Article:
LAS VEGAS—Carl Edwards believed he should have opened the season with two wins, and the disappointment of missing Victory Lane carried with him into Las Vegas Motor Speedway.
When he finally broke through Sunday, it came at the expense of Tony Stewart.
Stewart led a race-high 163 laps, but a pit road penalty forced his team to change its strategy. When he used two tires to get back to the lead, the entire field saw that it worked, and Stewart was backed into a corner.
He had to take four tires on his final stop, most everyone else took two, and the longer time spent on pit road shuffled him too far back into the field to make it back to the front.
Edwards, in a Roush Fenway Racing Ford, pulled away for the win, while Stewart, who dropped to 22nd after the four-tire stop, unwittingly settled for second.
“We had the fastest thing on the planet today and we just gave it away,” Stewart said. “It kills me to throw away a race like that.”
Stewart was in second place on the final restart of the Daytona 500, but faded to a 13th-place finish. He then led 59 laps last week in Phoenix, only to finish seventh. Although Sunday’s run moved him into the lead of the Sprint Cup Series standings, he was unable to take much solace in knowing he had cars capable of winning the first three races of the season.
“That’s not in my makeup,” said Stewart, who was trying to cross Las Vegas off the list of only two active tracks where he’s yet to win a Cup race.
“This was a big deal today, and when you lead that many laps and have a car that’s that fast and you lose it — I’m sure tomorrow when the emotion dies down we’ll look back and say it was a great weekend, but just, man, it does not sit good right now.”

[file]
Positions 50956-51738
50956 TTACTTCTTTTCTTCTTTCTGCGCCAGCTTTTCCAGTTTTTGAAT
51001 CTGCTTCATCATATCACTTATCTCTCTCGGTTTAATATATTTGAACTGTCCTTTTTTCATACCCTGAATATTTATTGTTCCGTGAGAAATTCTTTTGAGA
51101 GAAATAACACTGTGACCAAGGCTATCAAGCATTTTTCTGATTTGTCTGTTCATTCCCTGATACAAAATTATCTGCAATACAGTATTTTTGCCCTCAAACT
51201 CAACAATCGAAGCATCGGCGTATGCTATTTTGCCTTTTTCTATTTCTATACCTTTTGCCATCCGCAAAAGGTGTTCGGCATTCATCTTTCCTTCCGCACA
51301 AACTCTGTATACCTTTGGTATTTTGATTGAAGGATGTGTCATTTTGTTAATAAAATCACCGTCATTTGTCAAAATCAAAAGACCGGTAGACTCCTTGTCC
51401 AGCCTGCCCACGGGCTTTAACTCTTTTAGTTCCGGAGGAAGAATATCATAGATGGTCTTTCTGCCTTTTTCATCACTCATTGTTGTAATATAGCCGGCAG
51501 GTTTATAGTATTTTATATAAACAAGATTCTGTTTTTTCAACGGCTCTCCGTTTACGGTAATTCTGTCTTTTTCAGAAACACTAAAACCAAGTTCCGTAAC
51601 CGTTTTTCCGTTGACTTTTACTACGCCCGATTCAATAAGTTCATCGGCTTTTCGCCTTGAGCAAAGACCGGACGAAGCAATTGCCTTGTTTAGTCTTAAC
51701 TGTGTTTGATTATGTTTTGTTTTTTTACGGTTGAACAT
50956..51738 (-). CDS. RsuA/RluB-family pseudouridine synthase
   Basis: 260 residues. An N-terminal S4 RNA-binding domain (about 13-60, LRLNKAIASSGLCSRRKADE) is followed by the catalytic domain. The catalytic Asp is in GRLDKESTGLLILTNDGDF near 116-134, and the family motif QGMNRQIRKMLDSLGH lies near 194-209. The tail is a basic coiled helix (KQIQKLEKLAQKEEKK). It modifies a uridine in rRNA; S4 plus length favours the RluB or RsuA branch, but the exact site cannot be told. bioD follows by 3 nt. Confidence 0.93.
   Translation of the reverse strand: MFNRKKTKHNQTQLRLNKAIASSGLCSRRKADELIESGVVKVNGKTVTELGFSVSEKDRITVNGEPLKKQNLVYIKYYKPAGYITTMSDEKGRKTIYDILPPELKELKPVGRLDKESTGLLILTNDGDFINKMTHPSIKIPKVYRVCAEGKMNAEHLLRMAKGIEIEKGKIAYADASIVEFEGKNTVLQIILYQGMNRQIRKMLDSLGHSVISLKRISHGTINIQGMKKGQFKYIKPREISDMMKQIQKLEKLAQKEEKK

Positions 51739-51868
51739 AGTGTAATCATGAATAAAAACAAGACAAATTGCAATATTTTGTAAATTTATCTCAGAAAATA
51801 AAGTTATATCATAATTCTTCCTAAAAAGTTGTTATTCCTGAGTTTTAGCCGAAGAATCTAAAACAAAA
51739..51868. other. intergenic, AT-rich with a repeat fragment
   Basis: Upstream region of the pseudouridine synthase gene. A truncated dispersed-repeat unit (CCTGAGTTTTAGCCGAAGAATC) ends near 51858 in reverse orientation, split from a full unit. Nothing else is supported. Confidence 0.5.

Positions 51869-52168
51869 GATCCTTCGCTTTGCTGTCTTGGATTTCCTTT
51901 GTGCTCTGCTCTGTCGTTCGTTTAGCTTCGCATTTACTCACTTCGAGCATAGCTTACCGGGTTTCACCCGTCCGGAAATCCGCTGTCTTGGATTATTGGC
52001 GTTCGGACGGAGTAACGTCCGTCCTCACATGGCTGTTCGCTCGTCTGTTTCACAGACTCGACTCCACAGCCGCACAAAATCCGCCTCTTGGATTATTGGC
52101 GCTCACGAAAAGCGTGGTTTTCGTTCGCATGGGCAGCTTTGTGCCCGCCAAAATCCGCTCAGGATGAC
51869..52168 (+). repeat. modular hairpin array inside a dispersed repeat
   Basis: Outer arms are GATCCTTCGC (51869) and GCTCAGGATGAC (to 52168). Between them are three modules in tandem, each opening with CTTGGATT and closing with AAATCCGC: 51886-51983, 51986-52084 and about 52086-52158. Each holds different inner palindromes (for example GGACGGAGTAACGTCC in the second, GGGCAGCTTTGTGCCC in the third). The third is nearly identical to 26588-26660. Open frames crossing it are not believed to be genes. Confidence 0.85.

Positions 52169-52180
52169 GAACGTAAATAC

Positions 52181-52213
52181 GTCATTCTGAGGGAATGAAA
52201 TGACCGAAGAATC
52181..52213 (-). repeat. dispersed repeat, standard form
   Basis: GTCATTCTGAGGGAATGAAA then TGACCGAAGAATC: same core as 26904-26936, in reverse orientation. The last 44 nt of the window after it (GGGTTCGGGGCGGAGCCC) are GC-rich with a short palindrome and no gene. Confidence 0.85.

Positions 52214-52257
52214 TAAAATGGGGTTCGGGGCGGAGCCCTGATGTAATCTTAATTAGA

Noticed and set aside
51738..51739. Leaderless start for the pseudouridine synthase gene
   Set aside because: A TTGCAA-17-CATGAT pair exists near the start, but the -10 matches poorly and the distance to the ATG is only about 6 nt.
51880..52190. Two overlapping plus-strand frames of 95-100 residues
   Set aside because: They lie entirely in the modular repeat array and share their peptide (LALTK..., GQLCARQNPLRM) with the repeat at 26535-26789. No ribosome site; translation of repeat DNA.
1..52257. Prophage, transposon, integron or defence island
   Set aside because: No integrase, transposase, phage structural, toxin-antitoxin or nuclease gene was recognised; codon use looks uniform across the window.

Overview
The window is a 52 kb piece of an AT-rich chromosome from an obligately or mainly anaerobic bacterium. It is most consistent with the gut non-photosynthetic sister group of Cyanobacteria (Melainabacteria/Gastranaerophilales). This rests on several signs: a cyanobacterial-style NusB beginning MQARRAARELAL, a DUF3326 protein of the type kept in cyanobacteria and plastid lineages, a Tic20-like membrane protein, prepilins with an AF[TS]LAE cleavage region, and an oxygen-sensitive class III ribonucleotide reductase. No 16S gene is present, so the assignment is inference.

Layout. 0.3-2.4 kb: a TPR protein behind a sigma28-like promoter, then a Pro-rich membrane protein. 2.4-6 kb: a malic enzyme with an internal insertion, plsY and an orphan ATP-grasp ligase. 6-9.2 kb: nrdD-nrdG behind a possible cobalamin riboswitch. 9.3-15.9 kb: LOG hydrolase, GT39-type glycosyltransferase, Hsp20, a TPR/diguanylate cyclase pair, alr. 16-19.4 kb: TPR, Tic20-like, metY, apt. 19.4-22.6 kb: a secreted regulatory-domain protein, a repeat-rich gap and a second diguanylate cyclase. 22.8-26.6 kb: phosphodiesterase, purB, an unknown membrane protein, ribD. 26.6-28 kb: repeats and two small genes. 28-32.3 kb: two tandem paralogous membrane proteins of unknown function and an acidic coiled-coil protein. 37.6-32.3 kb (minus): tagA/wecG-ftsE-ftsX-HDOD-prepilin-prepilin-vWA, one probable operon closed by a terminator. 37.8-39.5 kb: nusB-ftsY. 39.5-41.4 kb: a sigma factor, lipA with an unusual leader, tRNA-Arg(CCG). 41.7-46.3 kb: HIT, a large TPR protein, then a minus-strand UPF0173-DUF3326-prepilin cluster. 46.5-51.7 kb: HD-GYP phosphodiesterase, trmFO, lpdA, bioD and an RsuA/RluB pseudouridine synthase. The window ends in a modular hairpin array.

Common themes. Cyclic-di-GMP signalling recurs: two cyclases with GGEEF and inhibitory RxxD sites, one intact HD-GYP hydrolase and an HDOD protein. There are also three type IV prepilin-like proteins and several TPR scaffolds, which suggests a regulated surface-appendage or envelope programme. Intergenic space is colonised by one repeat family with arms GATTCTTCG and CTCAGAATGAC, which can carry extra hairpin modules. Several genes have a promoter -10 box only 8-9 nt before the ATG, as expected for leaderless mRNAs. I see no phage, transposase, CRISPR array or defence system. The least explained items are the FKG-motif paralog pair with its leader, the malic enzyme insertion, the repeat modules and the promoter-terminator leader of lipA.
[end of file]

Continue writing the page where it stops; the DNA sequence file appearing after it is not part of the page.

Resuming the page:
Edwards knows exactly how Stewart felt.
He finished second in the Daytona 500, then believed he had the car to beat last weekend at Phoenix. But he was wrecked early in the race by Kyle Busch, and he simply could not shake the disappointment of losing such a great car.
“It means a lot coming off of Phoenix. I went home last week and I had no clue, I just didn’t know how things were going to go from there,” he said. “You don’t get a good race car like that very often, but we had another one today.”
Juan Pablo Montoya finished third and was followed by Marcos Ambrose, Ryan Newman and Martin Truex Jr.
Denny Hamlin was seventh, while Dale Earnhardt Jr., Kurt Busch and Brian Vickers rounded out the top 10.
It was a rough day for most of the contenders, starting with pole-sitter Matt Kenseth’s flat tire early in the race.
Las Vegas native Kyle Busch also had an early tire problem while running second to Stewart, and an engine failure ended his race and sent him to a 38th-place finish. Greg Biffle had a car capable of winning until a fuel issue took him out of contention.
Kevin Harvick and Jeff Burton were both penalized for speeding on pit road, and on the same stop, Stewart was flagged for leaving his pit box with his air hose still attached to his Chevrolet. It dropped him from first to 23rd and essentially sealed his race, because crew chief Darian Grubb had to improvise to get the Chevrolet back to the front.
“I don’t know what happened on the pit stop there, but we had a miscue and had a penalty and had to go to the back, and unfortunately it kind of dealt our cards for us,” Stewart said. “Darian made a good (two-tire) call getting us the track position back, but it also showed everybody else that they could do it, too.”
Jeff Gordon, winner last week in Phoenix, had a tire problem while running 10th and crashed his car. He finished 36th.
“I certainly wasn’t expecting to blow a tire like that,” Gordon said. “There was no sign whatsoever.”
For Edwards, it was his second victory at Las Vegas and the 19th of his career. He closed last season with wins in the final two races, and has proved to be a strong championship contender again this year. He’s now third in the standings, and trails Stewart and Kurt Busch by only seven points.
Kurt Busch is tied with Stewart, but is listed as second in the standings based on tiebreaker criteria. Like his younger brother, Kyle, he was disappointed to leave Las Vegas without a win.
“We gave it all we had,” he said. “We wanted to win this thing, for sure. I came up just a little bit short in my hometown.”
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